The Herald (South Africa)
THE WRITE STUFF
Debunking the notion of genetics being responsible for intelligence:
GROWING up in a country where racism lurked around every corner – yet was the very antithesis of what he learnt at home – played a large role in shaping who Gavin Evans is today.
It also goes a long way in explaining why genetics, racial science and its relation to IQ testing are issues he addresses in his book Black Brain, White Brain: Is Intelligence Skin Deep?
Evans was in Port Elizabeth this week for the launch of his new book.
He was born in London but grew up in South Africa and finished his school career at Grey High School in Port Elizabeth.
He says his upbringing at the height of apartheid saw him question race relations.
“The issues of race and racism were always in the forefront of my mind,” Evans said, adding he was constantly confronted by race related issues.
“With very liberal parents, my perception was not the same as others,” he said.
The years of thinking about race and racism have paid off through his book, in which he skilfully pulls apart scientific rhetoric and discredits historic allegations about the diminutive intelligence of “inferior” races.
Evans presents, and engages with, various case studies where he debunks the notion of genetics being responsible for intelligence.
Ripping apart theories about the link between race and intelligence Evans is able to decipher fact from fiction and illustrate how history has shaped perceptions of races.
“When people see differences in others they like to think what they are is the norm, others are therefore different and abnormal.”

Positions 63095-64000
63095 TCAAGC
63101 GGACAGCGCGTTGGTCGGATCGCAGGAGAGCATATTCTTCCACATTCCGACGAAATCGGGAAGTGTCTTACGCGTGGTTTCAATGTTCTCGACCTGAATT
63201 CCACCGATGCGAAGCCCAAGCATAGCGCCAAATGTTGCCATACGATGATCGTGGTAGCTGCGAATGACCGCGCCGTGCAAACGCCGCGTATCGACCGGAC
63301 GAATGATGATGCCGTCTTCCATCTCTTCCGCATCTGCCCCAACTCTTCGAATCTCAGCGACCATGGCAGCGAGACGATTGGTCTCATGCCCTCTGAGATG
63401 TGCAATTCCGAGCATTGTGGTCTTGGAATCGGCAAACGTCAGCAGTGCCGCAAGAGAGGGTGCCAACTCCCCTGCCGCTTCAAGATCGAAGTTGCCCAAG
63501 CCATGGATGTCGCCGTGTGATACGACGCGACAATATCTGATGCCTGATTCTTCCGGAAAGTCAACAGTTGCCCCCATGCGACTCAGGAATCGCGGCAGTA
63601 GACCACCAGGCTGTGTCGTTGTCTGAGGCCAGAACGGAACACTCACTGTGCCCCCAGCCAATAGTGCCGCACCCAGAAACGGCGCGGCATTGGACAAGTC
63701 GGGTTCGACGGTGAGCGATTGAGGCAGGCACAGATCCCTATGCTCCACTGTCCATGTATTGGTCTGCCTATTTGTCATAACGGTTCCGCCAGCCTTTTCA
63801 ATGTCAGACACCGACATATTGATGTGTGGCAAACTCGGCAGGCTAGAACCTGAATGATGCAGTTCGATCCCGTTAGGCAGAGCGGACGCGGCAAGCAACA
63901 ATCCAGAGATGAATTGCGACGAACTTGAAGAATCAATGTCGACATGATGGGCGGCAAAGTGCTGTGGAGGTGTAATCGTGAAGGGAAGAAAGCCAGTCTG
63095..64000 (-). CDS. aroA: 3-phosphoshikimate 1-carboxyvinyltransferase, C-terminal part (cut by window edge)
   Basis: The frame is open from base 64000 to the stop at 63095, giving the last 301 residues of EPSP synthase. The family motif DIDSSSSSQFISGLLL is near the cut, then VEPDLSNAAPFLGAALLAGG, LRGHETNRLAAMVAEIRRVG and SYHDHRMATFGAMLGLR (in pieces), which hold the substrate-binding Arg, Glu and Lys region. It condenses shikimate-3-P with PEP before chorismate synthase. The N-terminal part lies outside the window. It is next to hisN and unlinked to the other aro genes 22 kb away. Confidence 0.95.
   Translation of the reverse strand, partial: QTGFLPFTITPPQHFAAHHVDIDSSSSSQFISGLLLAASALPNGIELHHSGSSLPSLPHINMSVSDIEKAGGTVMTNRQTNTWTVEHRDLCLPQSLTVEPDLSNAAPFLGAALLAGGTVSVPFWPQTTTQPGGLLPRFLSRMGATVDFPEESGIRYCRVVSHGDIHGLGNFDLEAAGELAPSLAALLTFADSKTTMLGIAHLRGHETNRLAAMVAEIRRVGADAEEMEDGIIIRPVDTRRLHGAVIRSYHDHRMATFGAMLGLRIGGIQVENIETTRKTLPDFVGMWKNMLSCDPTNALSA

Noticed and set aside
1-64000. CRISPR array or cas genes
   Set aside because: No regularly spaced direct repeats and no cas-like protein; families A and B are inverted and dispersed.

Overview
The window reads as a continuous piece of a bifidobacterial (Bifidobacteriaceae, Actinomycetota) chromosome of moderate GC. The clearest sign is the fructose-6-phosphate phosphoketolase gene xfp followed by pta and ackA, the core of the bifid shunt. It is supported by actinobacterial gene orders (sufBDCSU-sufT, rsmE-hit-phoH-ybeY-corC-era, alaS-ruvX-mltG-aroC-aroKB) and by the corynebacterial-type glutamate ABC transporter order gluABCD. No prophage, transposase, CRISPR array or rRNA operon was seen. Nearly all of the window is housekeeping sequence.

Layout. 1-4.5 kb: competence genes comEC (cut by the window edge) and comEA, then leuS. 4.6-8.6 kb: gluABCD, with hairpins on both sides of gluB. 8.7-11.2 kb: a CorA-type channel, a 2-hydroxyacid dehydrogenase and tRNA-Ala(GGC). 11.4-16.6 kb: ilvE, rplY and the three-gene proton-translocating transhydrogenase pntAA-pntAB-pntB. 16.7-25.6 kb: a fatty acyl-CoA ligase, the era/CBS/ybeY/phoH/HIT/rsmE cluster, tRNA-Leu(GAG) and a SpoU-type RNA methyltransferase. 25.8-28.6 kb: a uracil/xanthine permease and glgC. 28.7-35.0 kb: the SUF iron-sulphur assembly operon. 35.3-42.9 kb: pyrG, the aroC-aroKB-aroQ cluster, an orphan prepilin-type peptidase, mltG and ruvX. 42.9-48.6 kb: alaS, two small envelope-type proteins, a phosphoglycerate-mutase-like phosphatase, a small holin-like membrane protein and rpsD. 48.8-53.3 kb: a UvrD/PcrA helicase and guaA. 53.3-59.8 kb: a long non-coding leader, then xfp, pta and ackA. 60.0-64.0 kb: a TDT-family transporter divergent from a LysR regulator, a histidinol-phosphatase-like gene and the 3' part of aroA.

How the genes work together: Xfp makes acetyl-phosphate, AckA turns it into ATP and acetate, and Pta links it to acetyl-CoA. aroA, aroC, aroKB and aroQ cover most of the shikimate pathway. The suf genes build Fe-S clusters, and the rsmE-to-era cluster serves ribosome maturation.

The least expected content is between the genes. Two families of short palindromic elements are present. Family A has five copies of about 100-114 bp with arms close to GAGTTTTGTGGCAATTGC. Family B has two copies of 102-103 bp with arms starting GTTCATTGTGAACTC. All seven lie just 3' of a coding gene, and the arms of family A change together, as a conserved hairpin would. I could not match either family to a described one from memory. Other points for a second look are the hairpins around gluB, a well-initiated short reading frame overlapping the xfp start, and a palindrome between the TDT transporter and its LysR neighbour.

Evans debunks “racist science” and centuries-old beliefs that Africans are predisposed to being less intelligent than their European counterparts.
Delving deep into ancient history, or as Evans puts it pre-history, Black Brain, White Brain illustrates numerous examples of how the indigenous people of Africa have been sidelined throughout history.
Lamenting his school days, Evans says he was confronted with history books which re- flected ideas of race in South Africa; books that were guilty of omission and distortion.
“They had nothing in them about South African history prior to colonisation, distorting what had actually happened,” Evans said.
Evans believes this has had a direct impact on the blurring of lines when looking at race and the question of intelligence.
“What we have seen from archaeological artefacts, especially here in South Africa, is there was a civilised society dating back thousands of years before colonialism or when the first Europeans arrived here.”
Evans claims during colonial conquests, in order to subjugate other people, especially those of perceived lesser intelligence, the colonialists believed “natives” were less human and punted this idea through racist science.
“Approaching life with that idea in the back of your head and through the people you meet and observe who regard race as having an essence, it will affect the way you interact and perceive others,” he said.
Evans carefully examines how scientists punted the idea that genetics and racial differences were linked to intelligence and the alleged science behind it. He explains intelligence cannot be determined purely by an IQ test.
Evans, who has taken three IQ tests himself in the past, claims intelligence should not be measured against genetics or race but rather through various factors, including upbringing, environmental factors and culture.
“Culture and cultural upbringing do have an impact on the IQ because those tests are, or were, performed on individuals who cannot relate to what is being presented to them.”
Evans says this is unjust and should not be a measure of intelligence.
“Intelligence is not scientific, it cannot and should not be measured on the basis of an IQ test.”
Several chapters in Evans’s book are dedicated to examining IQ studies and many questions are raised about the methodology and flawed data presented as research.
Evans has worked as a journalist, published several books and is a lecturer at London’s Birbeck College. He lives in the city with his family.
With liberal parents, my perception was not the same as others